GOA is fighting against the immigration bill, arguing that all those foreigners will vote to take away our guns. Maybe that’s so, but maybe it’s not so. Italians were big Democratic voters when they first came here too, but GOP politics around here is now full of people of Italian heritage.
I think GOA is attempting to shoe-horn gun rights into other right issues, and I think that is a mistake. It only serves to make the tent smaller. Approximately 35% of Democrats own firearms, and I don’t believe those votes ought to be written off or marginalized. That would pretty much assure that our fortunes rise and fall with the GOP, and given that all political party fortunes rise and fall, that’s not a recipe for long term protection of the right they claim to preserve.
May 19, 2013
Forbes outlines the five reasons the NRA won the recent gun control debate. I think it’s excellent, and well worth reading:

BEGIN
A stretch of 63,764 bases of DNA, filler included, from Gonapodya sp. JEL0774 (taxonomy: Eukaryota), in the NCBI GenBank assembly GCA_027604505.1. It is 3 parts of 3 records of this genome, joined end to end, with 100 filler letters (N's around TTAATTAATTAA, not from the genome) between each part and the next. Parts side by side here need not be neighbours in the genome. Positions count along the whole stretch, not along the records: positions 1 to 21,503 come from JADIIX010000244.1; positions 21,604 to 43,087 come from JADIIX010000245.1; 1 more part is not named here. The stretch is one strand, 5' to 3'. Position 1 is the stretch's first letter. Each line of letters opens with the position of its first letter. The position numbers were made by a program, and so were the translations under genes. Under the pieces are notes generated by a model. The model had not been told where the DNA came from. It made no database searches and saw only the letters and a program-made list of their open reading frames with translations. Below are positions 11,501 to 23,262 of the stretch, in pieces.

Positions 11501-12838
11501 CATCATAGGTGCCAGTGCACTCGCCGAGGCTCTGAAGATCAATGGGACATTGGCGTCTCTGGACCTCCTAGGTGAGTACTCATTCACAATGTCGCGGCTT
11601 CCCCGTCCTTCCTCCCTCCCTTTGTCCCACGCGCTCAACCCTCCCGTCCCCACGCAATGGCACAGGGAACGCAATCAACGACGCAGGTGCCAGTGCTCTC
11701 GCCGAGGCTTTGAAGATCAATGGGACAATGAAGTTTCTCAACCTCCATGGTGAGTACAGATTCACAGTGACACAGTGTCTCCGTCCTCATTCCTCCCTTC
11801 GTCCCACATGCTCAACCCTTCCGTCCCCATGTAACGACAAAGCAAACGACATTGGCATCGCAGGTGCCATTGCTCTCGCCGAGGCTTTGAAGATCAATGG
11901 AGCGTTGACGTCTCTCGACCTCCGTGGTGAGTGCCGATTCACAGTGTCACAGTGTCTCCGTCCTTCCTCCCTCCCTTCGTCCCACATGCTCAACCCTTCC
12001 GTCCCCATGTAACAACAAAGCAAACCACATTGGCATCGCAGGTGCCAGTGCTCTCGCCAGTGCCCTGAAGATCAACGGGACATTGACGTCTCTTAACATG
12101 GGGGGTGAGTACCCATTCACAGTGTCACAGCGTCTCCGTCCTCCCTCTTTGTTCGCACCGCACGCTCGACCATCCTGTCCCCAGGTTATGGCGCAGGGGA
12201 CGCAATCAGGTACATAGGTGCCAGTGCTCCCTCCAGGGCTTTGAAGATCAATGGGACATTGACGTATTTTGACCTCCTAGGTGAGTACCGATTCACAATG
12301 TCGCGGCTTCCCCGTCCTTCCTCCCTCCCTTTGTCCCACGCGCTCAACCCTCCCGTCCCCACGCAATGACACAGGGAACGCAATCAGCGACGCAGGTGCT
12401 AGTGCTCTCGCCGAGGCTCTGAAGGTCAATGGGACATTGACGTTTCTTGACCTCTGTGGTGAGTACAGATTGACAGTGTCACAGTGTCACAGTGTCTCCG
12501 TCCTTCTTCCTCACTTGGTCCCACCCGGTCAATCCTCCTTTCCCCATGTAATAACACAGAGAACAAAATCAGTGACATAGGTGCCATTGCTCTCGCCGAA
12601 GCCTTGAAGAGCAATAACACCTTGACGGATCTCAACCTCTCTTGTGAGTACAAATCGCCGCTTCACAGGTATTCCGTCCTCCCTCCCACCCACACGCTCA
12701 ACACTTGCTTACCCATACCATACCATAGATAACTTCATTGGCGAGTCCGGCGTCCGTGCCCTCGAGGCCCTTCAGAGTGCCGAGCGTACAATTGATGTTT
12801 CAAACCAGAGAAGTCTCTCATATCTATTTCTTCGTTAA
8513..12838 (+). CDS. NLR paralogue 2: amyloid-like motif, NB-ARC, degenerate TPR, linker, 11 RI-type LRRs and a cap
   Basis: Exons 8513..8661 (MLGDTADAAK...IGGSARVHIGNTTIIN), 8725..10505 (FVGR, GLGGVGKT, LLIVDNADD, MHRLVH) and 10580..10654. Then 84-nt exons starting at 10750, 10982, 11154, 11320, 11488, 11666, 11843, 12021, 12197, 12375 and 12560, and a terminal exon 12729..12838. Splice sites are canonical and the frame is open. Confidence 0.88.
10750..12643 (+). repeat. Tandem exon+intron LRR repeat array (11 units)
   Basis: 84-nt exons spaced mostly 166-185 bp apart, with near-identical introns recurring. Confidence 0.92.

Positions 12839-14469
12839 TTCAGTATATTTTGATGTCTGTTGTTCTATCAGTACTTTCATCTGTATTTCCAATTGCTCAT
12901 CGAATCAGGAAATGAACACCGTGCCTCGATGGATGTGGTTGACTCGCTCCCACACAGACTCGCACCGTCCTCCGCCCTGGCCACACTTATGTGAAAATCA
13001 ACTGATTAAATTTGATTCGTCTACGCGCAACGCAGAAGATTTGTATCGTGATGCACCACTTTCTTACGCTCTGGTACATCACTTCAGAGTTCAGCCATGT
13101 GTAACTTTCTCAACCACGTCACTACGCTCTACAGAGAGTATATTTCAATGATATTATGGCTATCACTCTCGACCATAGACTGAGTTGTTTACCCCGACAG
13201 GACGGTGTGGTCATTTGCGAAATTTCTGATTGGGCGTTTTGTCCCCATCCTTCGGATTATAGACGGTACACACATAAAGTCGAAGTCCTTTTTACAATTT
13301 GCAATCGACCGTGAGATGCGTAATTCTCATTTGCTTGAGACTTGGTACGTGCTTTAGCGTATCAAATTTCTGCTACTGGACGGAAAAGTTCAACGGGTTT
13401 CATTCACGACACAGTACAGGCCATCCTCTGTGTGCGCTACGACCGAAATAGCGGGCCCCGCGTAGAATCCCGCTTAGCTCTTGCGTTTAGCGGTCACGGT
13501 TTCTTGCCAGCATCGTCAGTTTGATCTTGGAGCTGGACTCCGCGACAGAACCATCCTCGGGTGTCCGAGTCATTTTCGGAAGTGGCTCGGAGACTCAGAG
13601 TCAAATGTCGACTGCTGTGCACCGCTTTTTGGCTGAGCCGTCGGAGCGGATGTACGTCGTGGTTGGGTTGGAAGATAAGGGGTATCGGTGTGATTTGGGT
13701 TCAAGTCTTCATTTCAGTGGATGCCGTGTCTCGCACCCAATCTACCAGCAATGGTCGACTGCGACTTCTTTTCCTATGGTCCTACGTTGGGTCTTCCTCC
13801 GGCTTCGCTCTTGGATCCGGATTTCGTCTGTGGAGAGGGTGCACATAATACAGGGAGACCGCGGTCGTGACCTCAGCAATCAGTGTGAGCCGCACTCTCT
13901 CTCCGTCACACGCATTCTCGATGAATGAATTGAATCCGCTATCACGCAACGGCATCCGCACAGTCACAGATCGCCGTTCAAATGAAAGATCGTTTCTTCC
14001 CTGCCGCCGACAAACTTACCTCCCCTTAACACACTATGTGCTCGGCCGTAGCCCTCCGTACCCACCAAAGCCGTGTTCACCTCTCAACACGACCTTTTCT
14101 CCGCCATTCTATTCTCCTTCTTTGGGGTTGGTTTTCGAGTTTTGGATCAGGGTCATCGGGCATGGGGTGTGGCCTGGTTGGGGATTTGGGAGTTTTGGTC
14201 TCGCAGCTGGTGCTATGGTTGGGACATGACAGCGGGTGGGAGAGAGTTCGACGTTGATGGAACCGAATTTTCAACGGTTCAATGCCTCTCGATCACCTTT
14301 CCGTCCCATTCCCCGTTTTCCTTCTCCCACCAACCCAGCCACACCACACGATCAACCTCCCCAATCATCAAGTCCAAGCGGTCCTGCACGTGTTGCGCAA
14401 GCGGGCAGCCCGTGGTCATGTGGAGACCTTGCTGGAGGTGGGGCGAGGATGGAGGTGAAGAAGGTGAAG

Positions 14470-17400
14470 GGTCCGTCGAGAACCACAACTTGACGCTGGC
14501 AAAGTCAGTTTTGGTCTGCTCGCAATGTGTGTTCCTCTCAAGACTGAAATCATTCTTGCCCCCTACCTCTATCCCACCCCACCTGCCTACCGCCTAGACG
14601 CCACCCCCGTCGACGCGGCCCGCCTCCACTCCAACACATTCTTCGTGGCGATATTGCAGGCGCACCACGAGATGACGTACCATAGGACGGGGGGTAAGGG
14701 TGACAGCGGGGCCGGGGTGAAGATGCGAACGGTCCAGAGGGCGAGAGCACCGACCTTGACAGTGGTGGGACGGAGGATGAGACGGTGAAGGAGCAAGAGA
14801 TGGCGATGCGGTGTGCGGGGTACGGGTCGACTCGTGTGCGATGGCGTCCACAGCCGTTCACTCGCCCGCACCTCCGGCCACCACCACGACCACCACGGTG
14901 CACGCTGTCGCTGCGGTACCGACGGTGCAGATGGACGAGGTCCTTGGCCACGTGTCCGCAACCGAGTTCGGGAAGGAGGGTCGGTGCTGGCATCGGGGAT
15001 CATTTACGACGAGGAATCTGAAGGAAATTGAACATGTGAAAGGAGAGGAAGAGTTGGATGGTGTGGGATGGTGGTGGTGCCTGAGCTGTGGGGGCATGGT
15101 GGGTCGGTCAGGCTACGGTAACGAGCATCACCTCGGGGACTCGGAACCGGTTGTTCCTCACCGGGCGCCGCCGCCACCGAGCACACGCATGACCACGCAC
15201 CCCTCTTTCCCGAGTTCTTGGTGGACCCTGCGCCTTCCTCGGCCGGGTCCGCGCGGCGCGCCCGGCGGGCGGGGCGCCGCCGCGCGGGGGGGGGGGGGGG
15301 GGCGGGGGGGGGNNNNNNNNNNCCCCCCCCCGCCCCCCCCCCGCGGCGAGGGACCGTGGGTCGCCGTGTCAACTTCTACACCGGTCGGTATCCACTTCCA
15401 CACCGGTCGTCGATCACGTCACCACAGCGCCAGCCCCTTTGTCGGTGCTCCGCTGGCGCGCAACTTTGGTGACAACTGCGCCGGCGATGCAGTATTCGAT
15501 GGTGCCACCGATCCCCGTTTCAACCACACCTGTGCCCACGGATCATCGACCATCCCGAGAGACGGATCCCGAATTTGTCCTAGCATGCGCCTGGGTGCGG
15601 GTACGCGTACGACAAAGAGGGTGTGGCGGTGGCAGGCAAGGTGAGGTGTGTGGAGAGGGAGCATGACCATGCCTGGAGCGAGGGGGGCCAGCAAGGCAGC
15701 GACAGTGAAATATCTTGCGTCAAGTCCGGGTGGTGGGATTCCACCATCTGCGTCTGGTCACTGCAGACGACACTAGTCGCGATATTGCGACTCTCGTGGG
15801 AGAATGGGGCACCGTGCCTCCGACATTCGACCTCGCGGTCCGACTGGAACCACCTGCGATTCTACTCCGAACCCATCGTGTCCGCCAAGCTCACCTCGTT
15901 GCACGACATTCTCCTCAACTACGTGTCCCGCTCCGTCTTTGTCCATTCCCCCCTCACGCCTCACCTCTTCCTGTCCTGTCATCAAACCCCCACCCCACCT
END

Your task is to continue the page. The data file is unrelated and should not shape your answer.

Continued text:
I’m going to share with you 5 reasons why the NRA won, and they have nothing to do with the often reported reasons like their PAC funds, their ability to turn out pro-gun voters in every legislative district, and the abundance of their skilled in-house and external lobbyists, although those are all true.
They simply execute the basics extremely well. As NRA volunteer Robert in Arizona told his fellow members about the basics, “Thanks for emailing your U.S. Senator, but you have to also write a letter or send a hand written postcard. No one ever tripped on a bag of email.” The good news is the tactics the NRA employed that no one is talking about are things that you can implement in your next persuasion battle. In addition, there were some mistakes made by gun control advocates that unwittingly aided the NRA.